All that's left is dropping in some subtle reflections and highlights, which are determined by how the light waves are bouncing around in the environment.
At this point, there's not much else to do. All of what has been created here has been because of an understanding of how the light works. Add a little bit of depth using some softer edges in the background, and you've got yourself a pretty realistic work of art.
The Impact of Light and Shadow
After all this technical talk, let's step back for a moment and think about light and shadow, how it feels when the sun comes up on a cold, blurry morning.
Think about how it spills through a window of a musty attic, flecks of dust waking up in its warmth, dancing, flirting with water, I could go on.
In literature, light is used to convey themes of life, warmth, truth. It exposes. It opens.
Shadows, on the other hand, conjure up gray images of mystery and formless ambiguity, emptiness, and death.
Don't confuse light and shadow for just "shading" or just "values," which is simply how light or how dark something is. Not only are the lights lighter than the shadows (values), but the details are clearer (edges), and the colors are richer (color).
We need to use all three of the moving parts to properly capture the essence of light and shadow, these polar opposites that work together to form our beautiful world.
Using the Fundamentals to Create Depth
Using the Fundamentals to Make Your Own Original Art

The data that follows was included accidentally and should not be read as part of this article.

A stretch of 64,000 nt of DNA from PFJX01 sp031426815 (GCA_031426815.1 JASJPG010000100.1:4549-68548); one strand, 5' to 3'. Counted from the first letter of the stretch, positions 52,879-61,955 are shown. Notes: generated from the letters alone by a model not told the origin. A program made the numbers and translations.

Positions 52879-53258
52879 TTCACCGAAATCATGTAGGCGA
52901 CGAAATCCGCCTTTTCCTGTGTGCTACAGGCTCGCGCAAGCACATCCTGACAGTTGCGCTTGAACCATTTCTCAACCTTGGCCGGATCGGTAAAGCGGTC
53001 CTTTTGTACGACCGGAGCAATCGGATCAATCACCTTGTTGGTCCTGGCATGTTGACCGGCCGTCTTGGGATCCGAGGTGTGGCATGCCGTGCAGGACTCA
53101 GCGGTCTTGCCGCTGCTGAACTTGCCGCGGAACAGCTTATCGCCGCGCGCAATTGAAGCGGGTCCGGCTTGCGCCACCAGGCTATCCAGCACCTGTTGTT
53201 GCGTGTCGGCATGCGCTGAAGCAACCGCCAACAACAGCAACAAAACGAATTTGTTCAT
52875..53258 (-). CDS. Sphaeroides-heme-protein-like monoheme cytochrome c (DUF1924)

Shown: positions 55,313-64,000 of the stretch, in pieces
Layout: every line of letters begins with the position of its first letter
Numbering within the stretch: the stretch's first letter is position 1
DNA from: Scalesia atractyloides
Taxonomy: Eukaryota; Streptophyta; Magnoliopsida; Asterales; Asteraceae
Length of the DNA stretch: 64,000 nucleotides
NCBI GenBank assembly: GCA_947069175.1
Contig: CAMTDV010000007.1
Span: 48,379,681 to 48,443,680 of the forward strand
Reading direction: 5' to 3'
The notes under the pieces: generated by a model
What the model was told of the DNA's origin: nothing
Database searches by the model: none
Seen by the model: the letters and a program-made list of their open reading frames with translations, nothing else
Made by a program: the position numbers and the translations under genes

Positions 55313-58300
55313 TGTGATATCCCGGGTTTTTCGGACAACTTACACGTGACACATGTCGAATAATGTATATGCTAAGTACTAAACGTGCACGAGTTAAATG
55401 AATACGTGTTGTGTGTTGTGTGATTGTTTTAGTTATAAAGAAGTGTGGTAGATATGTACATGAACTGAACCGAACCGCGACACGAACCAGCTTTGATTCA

That destination is yours to choose. It's the fulfillment of the intent that you set from the very beginning of your work.
The road to taking what's in here and getting it out into the world and sharing it with others is paved by these fundamentals. However, to gain a command over these fundamentals and to realize your intentions, it's not enough just to read these posts. You have to go and earn the experience for yourself.
Hopefully, this is giving you a frame of mind to approach your work, but in the same way that the light guides us in the decisions that we make for our paintings, we need to have a guide, someone who's experienced, who's been there before, and who can keep us on the correct course in our growth and journey in unlocking and unleashing the creativity that's inside of us.
That's our goal at Evolve Artist. It's to create a path that is direct and efficient and to provide a guide every step of the way, including materials, feedback, and guaranteeing results. It's designed for someone who wants to take their art to a whole other level, getting to a place where you can fulfill your intentions and create art without limitations.
Find out more about Evolve Artist by subscribing to our newsletter or check us out on YouTube and follow us on Instagram. And if you are serious about wanting pro-level art skills, Evolve Artist has a program that is designed for you. Our program can give you the knowledge, guided experience, and the focus you need to get to artistic excellence.
I wish you all happy, happy painting.
This post is Part 4 of our Fundamentals of Art series. Click HERE to read about values, HERE to read about edges, HERE to read about perception, and HERE to read about color.